Sentence for Ancient Sexual Offences Reduced
Regina v DJP  EWCA 2362 is an interesting judgment of the Court of Appeal who were considering an appeal against conviction and sentence in connection with a number of offences under the old Sexual Offences Act 1956. The defendant had been convicted of a number of offences of rape, attempted rape and indecent assault dating back to the 1980s when he was a teenager. However, he was also convicted (on the same indictment) of an offence of sexual assault under the Sexual Offences Act 2003 committed in 2011. The total sentence of imprisonment (made up of various concurrent and consecutive terms) was one of nineteen years imprisonment. Interestingly, the appeal against conviction arose because the defendant was convicted of a rape (anal) that could not have been rape under the 1956 Act. The Court decided that it could not substitute an offence of buggery but that it could quash the conviction and substitute an offence of indecent assault which it duly did. The Court went on to consider sentence which it decided was "manifestly excessive and significantly so" having regard to delay and changes in public opinion and judicial approaches to sentencing since the 1980s. It also considered a long period of non-offending and the consensual nature of one of the relationships. The Court concluded that it accepts "counsel's apology for the way in which these matters were overlooked at trial but we cannot help but express some disquiet that this sort of thing can still happen."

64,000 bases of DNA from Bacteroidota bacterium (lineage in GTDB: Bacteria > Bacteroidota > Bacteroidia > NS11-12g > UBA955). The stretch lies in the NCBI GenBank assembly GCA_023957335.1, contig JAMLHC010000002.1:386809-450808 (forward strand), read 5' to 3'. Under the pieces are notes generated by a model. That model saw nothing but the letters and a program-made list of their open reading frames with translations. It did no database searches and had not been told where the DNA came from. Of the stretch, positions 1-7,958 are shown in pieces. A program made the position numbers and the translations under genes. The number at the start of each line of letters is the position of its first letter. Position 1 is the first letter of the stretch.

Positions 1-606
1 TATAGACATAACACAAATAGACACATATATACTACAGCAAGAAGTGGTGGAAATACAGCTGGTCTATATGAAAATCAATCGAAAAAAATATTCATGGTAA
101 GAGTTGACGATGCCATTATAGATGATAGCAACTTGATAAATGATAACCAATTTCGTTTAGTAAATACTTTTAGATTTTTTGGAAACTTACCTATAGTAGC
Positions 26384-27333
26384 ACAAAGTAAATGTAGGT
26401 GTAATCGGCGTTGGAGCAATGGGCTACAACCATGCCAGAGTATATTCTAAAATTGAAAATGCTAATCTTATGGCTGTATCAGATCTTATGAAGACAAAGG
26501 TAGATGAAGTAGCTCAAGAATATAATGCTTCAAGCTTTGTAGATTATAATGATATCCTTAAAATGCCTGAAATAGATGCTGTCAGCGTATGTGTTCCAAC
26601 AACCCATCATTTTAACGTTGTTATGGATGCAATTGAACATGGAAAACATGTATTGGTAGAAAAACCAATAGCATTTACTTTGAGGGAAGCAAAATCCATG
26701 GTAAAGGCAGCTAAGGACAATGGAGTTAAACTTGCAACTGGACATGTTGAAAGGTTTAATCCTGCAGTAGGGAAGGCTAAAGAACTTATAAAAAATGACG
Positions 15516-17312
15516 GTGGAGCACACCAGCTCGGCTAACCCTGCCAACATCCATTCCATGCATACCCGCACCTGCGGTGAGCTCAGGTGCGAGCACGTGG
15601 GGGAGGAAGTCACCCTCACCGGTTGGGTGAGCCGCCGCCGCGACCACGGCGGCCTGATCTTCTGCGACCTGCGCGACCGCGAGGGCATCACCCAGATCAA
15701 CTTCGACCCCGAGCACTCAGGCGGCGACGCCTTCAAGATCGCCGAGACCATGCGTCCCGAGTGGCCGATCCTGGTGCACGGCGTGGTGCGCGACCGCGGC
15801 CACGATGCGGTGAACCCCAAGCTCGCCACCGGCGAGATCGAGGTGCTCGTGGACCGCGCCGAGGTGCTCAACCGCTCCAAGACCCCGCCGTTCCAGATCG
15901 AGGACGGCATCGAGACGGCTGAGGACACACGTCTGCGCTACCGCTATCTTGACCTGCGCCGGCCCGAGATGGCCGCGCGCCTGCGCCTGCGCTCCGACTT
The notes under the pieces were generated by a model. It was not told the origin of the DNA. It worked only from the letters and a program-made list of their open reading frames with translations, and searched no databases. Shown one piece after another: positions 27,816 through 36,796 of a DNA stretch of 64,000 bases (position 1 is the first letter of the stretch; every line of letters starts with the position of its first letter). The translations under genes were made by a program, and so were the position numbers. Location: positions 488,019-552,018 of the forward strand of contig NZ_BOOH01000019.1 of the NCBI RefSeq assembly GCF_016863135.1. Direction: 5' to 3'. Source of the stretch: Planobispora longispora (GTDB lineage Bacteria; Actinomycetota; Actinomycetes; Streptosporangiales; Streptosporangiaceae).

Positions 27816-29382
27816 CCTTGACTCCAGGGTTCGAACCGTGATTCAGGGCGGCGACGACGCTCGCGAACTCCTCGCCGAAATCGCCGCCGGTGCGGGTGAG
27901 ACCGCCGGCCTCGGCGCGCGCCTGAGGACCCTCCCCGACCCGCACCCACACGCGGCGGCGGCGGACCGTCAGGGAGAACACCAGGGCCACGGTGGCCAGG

Articles are intended as an introduction to the topic and do not constitute legal advice.